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Word by Word: The Secret Life of…
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Word by Word: The Secret Life of Dictionaries (edição 2017)

por Kory Stamper (Autor)

MembrosCríticasPopularidadeAvaliação médiaMenções
1,1006718,759 (4.15)52
"Brimming with intelligence and personality, a vastly entertaining account of how dictionaries are made - a must read for word mavens. Have you ever tried to define the word "is?" Do you have strong feelings about the word (and, yes, it is a word) "irregardless?" Did you know that OMG was first used in 1917, in a letter to Winston Churchill? These are the questions that keep lexicographers up at night. While most of us might take dictionaries for granted, the process of writing dictionaries is in fact as lively and dynamic as language itself. With sharp wit and irreverence, Kory Stamper cracks open the complex, obsessive world of lexicography, from the agonizing decisions about what and how to define, to the knotty questions of usage in an ever-changing language. She explains why the small words are the most difficult to define, how it can take nine months to define a single word, and how our biases about language and pronunciation can have tremendous social influence. Throughout Stamper brings to life the hallowed halls (and highly idiosyncratic cubicles) of Merriam-Webster, a surprisingly rich world inhabited by quirky and erudite individuals who quietly shape the way we communicate. A sure delight for all lovers of words, Harmless Drudges will also improve readers' grasp and use of the English language"--… (mais)
Membro:editormom
Título:Word by Word: The Secret Life of Dictionaries
Autores:Kory Stamper (Autor)
Informação:Pantheon (2017), 320 pages
Coleções:Reference work
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Word by Word: The Secret Life of Dictionaries por Kory Stamper

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Mostrando 1-5 de 67 (seguinte | mostrar todos)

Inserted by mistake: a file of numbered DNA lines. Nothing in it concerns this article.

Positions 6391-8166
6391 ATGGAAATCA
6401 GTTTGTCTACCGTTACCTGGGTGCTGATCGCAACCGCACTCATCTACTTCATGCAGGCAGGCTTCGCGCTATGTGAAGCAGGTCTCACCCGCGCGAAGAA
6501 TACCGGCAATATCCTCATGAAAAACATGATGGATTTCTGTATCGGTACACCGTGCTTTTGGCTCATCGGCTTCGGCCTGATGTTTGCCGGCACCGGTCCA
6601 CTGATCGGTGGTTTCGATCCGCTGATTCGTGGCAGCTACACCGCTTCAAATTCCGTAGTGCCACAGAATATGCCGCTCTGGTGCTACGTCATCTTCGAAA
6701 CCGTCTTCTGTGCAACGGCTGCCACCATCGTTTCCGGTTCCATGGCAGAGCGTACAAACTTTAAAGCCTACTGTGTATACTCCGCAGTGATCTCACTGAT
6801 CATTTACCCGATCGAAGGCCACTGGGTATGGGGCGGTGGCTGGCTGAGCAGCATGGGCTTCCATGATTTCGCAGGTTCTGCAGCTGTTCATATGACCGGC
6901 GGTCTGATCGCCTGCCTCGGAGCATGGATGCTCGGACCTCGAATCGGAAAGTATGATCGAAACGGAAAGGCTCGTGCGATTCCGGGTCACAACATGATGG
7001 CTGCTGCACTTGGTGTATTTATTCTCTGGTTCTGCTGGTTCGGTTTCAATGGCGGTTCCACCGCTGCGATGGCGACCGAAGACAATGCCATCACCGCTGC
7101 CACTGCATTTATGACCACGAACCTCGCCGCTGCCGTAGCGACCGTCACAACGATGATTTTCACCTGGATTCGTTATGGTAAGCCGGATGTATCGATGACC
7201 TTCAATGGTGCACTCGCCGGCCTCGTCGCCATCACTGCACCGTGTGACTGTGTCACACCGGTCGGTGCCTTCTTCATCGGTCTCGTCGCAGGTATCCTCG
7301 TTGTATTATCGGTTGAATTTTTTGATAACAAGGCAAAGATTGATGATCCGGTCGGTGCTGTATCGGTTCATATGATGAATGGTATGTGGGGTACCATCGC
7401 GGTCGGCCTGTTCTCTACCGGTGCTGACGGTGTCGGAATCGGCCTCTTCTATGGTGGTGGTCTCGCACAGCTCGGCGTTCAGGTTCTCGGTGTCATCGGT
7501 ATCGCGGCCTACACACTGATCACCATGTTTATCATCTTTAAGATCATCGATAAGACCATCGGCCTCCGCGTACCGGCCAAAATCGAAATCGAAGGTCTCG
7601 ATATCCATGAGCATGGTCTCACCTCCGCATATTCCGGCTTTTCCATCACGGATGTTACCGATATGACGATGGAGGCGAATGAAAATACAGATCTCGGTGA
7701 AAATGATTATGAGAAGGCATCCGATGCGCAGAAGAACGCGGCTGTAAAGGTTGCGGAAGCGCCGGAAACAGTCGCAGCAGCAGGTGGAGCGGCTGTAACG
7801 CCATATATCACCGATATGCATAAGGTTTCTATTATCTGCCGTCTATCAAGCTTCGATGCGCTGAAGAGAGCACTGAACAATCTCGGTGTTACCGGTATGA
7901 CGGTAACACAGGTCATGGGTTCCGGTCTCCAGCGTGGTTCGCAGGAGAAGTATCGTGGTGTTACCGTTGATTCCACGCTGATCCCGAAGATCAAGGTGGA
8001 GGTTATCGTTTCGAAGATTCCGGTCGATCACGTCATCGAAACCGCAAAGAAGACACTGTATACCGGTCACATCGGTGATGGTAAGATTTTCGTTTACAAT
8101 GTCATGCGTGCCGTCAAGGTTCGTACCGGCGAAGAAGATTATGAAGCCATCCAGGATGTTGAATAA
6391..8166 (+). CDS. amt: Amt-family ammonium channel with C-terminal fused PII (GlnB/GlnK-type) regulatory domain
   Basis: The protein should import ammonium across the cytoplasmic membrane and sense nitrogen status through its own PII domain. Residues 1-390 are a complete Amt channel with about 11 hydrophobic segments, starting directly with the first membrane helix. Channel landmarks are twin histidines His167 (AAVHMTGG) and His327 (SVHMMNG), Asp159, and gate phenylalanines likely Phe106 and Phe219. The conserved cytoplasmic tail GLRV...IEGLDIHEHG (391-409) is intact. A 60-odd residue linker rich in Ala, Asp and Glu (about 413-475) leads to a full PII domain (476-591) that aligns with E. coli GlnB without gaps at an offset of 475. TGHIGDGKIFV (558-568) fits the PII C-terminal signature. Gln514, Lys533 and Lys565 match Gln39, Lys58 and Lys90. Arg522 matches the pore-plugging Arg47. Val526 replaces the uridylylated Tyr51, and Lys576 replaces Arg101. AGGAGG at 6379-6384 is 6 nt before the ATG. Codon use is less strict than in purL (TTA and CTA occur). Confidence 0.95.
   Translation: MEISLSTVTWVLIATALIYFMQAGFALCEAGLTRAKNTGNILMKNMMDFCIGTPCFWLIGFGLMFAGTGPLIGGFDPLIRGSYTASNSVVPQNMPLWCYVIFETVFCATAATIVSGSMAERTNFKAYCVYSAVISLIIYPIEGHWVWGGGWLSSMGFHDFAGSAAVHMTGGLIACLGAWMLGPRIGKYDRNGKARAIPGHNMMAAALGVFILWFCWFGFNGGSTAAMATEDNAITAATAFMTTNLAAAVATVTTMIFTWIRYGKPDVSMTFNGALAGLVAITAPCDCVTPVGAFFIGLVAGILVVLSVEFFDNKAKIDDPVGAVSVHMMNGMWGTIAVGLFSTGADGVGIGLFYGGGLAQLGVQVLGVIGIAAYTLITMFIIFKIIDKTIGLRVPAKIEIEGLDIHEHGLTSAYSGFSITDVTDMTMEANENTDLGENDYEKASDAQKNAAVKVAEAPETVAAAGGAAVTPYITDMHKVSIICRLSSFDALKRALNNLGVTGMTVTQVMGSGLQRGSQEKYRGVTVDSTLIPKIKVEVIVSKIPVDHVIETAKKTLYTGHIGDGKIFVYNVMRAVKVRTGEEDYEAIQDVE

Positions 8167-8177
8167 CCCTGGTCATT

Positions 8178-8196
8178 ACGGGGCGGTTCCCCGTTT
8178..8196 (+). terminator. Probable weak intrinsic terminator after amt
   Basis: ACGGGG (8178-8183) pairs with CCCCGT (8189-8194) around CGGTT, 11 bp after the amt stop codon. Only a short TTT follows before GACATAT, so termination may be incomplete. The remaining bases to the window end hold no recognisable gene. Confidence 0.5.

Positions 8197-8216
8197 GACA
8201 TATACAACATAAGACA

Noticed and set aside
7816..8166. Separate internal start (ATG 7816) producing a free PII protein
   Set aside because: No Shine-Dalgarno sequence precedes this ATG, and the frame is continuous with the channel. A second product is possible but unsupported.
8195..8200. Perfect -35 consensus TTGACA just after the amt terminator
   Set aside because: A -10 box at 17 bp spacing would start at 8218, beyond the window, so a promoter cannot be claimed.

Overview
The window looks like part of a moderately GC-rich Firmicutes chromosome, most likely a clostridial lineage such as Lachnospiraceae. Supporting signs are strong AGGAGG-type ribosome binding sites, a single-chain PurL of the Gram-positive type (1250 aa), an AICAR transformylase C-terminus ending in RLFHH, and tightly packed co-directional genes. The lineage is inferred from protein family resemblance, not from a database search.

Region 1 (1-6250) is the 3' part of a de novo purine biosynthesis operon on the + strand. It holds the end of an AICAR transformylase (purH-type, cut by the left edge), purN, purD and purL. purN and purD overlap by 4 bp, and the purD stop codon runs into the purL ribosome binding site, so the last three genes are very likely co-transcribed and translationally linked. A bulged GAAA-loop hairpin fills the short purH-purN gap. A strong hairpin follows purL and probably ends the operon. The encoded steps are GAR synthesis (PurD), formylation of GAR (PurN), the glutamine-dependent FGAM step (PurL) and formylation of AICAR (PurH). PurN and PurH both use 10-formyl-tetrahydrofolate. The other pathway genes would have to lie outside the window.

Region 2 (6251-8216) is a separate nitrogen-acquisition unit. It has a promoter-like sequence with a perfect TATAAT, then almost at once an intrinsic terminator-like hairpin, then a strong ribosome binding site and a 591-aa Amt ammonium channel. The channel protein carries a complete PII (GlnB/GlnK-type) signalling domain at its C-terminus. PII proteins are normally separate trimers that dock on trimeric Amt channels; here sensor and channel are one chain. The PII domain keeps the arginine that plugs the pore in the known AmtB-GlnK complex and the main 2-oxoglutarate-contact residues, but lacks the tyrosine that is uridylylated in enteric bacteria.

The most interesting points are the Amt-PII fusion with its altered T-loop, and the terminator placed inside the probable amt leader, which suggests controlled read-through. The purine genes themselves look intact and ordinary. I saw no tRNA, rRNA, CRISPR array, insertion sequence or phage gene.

Okay, I just finished wrestling with words writing my dissertation so perhaps I was ready for this type of book. That said, I found Kory Stamper's job fascinating in a way that appeals to the hermit in me! She has just the right amount of humor within the very serious context of words and meanings. ( )
  kwagnerroberts | Jun 24, 2024 |
A fun and fascinating look at how disctionaries are created and updated, told with knowledge and humor. I liked how the book was organized around chapters devoted to specific words and lexicograhers' tasks.

This was my June pick for my Julia Memorial Read (reading a book each month that she rated highly), and I can see why she loved it. Stamper and Julia share(d) a love of words and language. And humor.

4 stars ( )
  katiekrug | Jun 15, 2024 |
a fun introduction to the day to day life and pursuits of the average lexicographer. If nothing else, I now know that pumpernickel means fart goblin ( )
  cspiwak | Mar 6, 2024 |
A wonderful look into the world of lexicography, or crafting and compiling the words and definitions that comprise a dictionary (and other relevant features such as first usage origin, pronunciations, etc.) Stamper describes her job as constant reading, searching for possible new senses or examples of existing ones as citations, and that sounds like a dream job (teasing out the finer points of the verb forms of take: less so).

I've been prescriptivist in the past, but I'm coming round to the descriptive position- that dictionaries, etc. are here to log usage of a living language, not necessarily what the "right" version is (which is why irregardless, ain't, and other words have a place in the dictionary- because people use them). ( )
  Daumari | Dec 28, 2023 |
Delightful. For anyone who's attempted to read a dictionary (why? mind your business), or just has a fascination with language, this will be a hit. How are words chosen for a dictionary? How are definitions developed? Who decides what the definitions of words are? Does changing a definition in the dictionary change the word's meaning in real life (no, duh)? This is funny, self-deprecating, and always illuminating. If you don't follow Merriam-Webster on Instagram, you should. ( )
  KallieGrace | Nov 9, 2023 |
Mostrando 1-5 de 67 (seguinte | mostrar todos)
Hungry word lovers will find this book a delicious, multicourse meal of word lore, the personal story of the author’s life and career, and detailed backstory of the harrowing process by which dictionaries are produced.
adicionada por Katya0133 | editarLibrary Journal, Paul A. D’Alessandro (Mar 1, 2017)
 
Stamper . . . has drawn up a witty, sly, occasionally profane behind-the-scenes tour aimed at deposing the notion of "real and proper English" and replacing it with a genuine appreciation for the glories and frustrations of finding just the right word.